Thomas Edison (Benedict Cumberbatch) is on the verge of creating the direct current and revolutionising how America is powered. However, George Westinghouse (Michael Shannon) and his scientist, Nikola Tesla (Nicholas Hoult) have what they believe to be a superior invention - the alternating, high-wattage current. This sparks off a battle for supremacy in one of the world's first corporate feuds...
For a movie that's supposed to be about invention, progress and the dawn of the future, 'The Current War' is absolutely none of these things. While the direction by Alfonso Gomez-Rejon is active, and he flings the camera around the screen to try and create a sense of movement, there's nothing in 'The Current War' that can (sigh) electrify a flat script.
It's not for lack of trying, however. Benedict Cumberbatch, Michael Shannon and Nicholas Hoult all are firing as hard as they can, trying to invigorate the pallid dialogue and stuffy manners with a sense of vitality. Shannon, in particular, does his level-best to make an utter tyrant like George Westinghouse into a likeable sort, but it all fails miserably by the second act. In fact, what 'The Current War' undoubtedly suffers from is not the execution of the story, but the story itself.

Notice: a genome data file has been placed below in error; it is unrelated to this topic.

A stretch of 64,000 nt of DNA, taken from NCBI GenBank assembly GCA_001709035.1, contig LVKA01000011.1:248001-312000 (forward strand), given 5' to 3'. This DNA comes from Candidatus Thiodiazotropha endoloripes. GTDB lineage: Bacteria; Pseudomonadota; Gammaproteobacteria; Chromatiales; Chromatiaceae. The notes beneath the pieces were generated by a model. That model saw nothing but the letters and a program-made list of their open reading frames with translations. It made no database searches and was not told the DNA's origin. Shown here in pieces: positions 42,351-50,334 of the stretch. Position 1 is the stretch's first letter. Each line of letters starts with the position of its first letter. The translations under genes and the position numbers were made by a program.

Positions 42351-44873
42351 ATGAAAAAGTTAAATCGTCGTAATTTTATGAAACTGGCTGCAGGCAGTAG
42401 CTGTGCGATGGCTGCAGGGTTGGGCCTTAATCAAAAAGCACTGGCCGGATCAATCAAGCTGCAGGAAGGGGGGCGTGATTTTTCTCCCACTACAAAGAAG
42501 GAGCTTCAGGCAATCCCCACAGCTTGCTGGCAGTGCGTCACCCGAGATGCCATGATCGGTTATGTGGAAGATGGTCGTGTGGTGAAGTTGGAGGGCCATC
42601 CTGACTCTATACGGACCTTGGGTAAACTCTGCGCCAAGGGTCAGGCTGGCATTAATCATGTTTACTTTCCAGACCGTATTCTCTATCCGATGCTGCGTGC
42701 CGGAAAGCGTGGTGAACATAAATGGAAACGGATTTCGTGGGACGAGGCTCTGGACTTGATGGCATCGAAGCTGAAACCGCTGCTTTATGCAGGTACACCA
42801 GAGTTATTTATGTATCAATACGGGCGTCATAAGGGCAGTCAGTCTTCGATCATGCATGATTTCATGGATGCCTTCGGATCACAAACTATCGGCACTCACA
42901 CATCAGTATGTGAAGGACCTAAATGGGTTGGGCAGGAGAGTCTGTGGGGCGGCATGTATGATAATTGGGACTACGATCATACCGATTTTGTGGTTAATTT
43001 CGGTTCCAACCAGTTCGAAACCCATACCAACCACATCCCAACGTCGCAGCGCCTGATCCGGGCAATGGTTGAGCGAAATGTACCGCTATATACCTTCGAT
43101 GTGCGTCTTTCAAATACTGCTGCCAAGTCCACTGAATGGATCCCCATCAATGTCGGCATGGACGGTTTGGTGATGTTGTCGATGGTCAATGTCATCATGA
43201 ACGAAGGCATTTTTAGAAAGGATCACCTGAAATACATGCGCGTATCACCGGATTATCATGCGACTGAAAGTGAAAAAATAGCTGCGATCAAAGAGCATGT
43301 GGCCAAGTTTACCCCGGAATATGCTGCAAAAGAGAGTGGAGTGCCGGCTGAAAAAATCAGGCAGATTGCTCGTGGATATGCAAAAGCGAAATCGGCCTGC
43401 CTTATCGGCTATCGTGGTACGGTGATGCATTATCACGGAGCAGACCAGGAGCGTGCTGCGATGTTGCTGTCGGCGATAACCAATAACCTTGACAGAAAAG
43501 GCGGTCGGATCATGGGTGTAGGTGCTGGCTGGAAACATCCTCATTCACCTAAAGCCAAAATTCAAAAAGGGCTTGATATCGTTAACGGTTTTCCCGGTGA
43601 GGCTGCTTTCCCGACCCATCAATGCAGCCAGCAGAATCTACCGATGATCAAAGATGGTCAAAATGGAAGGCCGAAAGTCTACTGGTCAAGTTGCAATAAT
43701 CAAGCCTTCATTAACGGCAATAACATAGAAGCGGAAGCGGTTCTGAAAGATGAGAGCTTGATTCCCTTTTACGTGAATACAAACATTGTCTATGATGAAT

What's made abundantly clear throughout the movie is that Westinghouse, Edison and Tesla were all pretty terrible people, and that terrible people are often responsible for the technological advancement of the world. It's trying to tie itself in with this idea, but the fact that the script keeps consistently reminding us of how shitty they are means that we can't really be blamed for not caring about what happens to them.
Ultimately, where 'The Current War' ends up with is a story that doesn't have any reason for existing. The production design, the very oppressive score by Hauschka, the cinematography, even the acting - it's all there, and it's doing what it can, but again, why are you supposed to care about egomaniacs? Not only that, when you consider the lineage of 'The Current War' and its ties to Harvey Weinstein, you begin to wonder why the fallen movie mogul was so taken by it in the first place.
While it all looks so expensive and so ornately made, there isn't enough of a reason to fork out money for 'The Current War' when you can simply watch something like 'The Prestige' and get a far better movie that covers the cliff notes of what 'The Current War' explores.